Local government whipping boys hit again
Saloon bars across the West Midlands will be full of old buffers spluttering into their pink gins upon hearing that more than 60 council officials are now paid over ÃÂ£100,000 a year.
Generous holidays, long lunch breaks, gold-plated pensions, stroll into the office when you feel like it and go home early - that's the public perception of what the TaxPayers' Alliance calls fat cat town hall bosses.
And the TPA's research, based on Freedom of information Act questions to every council in the country, will sadly provide plenty of ammunition to reinforce the stereotypical view of council "pen-pushers".
Pay scales in the shire counties, which most people wrongly assume to be the poor relations of local government, are likely to cause most comment. Jim Graham, the chief executive at Warwickshire County Council, for example, earned ÃÂ£162,000 in 2006-07, while Staffordshire's Nigel Pursey was paid ÃÂ£176,000.
There will probably be gasps of astonishment that the chief executive of Dudley Council, Andrew Sparke, is paid ÃÂ£166,000 a year, while Mary Fraser, in neighbouring Sandwell gets almost 20 per cent less at ÃÂ£140,000.
But what about Katherine Kerswell, Solihull Council chief executive, bringing up the rear on ÃÂ£127,000, which is ÃÂ£8,000 a year less than Birmingham's education director and social care director earn.
And on the subject of Birmingham, Europe's largest council, Elaine Elkington, the director of housing, gets by on ÃÂ£126,000 and is expected to run efficiently one of the largest public sector housing operations in the country.
Much the same could be said about John McGuigan, Coventry Council's vastly experienced director of city development, who over the past 10 years has led an inspired campaign of urban redevelopment, who is paid ÃÂ£103,000. In the private sector, he'd be earning three or four times as much.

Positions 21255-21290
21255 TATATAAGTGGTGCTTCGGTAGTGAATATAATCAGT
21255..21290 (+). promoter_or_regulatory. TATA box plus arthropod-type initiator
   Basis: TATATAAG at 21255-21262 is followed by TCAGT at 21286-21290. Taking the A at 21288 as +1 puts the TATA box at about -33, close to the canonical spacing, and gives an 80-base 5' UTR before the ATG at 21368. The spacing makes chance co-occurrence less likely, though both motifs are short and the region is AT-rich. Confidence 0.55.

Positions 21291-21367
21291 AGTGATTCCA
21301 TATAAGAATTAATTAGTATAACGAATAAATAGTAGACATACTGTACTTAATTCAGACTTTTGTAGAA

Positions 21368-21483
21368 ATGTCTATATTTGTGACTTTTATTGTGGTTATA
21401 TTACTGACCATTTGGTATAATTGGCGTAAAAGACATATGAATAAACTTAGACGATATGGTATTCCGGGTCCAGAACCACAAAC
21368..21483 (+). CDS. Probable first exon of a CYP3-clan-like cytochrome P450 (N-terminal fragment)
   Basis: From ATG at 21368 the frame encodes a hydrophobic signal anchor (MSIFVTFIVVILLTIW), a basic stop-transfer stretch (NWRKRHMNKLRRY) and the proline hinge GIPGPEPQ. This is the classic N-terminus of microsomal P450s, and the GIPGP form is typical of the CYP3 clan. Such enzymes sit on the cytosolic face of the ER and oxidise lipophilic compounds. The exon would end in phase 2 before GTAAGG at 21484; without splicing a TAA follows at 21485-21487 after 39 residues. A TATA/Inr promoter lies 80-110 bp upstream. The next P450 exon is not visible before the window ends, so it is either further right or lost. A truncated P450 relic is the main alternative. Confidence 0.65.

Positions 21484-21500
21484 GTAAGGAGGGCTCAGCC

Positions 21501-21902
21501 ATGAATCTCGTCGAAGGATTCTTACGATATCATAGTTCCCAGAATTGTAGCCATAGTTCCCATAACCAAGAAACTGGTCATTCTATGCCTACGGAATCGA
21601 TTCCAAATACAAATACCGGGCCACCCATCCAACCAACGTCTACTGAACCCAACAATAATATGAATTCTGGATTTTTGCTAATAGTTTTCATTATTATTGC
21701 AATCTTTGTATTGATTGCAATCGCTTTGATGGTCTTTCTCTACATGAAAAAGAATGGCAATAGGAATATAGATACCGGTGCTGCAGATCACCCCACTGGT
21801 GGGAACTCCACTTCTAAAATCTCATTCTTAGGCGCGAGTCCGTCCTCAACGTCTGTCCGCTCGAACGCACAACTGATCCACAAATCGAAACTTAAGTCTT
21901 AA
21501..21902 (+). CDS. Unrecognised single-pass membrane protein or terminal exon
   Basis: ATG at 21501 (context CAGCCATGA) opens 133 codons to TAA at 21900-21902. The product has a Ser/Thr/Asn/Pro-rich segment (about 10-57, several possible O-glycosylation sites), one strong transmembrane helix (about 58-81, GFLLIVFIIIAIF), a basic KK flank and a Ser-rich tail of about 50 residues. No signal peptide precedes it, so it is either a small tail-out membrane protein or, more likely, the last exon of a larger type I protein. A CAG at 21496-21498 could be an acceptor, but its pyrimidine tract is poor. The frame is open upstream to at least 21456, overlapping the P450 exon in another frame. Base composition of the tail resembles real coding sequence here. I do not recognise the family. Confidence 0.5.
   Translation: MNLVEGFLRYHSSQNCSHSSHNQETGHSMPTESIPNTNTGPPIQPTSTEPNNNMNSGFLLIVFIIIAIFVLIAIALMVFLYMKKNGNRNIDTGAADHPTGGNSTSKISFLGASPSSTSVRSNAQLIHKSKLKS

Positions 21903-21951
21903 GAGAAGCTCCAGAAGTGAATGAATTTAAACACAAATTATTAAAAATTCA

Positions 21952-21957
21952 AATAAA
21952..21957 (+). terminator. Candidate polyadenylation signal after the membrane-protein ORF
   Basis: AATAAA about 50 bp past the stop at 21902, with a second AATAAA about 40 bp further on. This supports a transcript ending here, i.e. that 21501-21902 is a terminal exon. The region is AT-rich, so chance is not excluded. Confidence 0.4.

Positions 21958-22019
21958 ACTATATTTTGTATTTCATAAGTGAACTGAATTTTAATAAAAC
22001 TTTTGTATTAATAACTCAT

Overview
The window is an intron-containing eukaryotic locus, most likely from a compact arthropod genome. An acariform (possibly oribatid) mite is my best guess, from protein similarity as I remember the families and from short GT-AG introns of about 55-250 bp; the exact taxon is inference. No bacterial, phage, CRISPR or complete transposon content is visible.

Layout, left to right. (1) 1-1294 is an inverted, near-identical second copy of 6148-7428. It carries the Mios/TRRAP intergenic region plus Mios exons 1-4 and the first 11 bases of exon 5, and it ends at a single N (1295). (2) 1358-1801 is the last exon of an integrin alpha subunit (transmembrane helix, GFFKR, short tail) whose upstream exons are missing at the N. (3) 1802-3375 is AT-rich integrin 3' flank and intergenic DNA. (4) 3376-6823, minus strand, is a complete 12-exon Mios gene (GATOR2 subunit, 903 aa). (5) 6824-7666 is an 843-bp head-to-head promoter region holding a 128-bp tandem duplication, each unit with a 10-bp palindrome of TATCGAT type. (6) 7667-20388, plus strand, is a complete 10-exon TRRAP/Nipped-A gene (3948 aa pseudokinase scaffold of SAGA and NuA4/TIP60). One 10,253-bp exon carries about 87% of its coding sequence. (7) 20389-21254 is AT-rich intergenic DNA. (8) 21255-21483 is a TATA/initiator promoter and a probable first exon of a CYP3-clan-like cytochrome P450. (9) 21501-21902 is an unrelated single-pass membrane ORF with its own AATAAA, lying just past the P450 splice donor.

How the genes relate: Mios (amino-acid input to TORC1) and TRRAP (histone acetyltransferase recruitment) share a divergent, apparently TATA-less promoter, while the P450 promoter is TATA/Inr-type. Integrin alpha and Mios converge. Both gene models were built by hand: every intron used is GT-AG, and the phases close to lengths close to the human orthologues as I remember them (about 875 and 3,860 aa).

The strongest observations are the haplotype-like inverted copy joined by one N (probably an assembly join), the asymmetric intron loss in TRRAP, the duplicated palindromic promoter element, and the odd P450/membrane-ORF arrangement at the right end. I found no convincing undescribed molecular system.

The numbers, of course, are meaningless on their own, unless of course your aim is to denigrate public officials en-masse. My view, based on 32 years experience of writing about local government, is that most senior council officials are better qualified, harder working and more motivated than ever before.
Ten years ago, perhaps, councils could have got away with carrying dead wood. But the introduction of Government targets and the Audit Commission's Comprehensive Performance Assessment has concentrated minds. Local authorities up and down the country are re-organising, laying off time-servers and incompetents, and hiring instead private sector high-flyers.
Birmingham City Council is pushing through a business transformation project that scores of other public bodies are already eyeing enviously. Over a 10-year period as much as ÃÂ£800 million will be saved through better IT and other efficiency programmes, enabling cash to be re-directed toward front line services and to keep council tax bills down.
Cynics may scoff, but the next decade really will see the best performing local authorities move away from profligacy towards unprecedented efficiency.
But you can't buy revolutionary change on the cheap. If anyone really believes running organisations with annual budgets amounting to hundreds of millions of pounds can be undertaken satisfactorily by depressing wages, they are mistaken.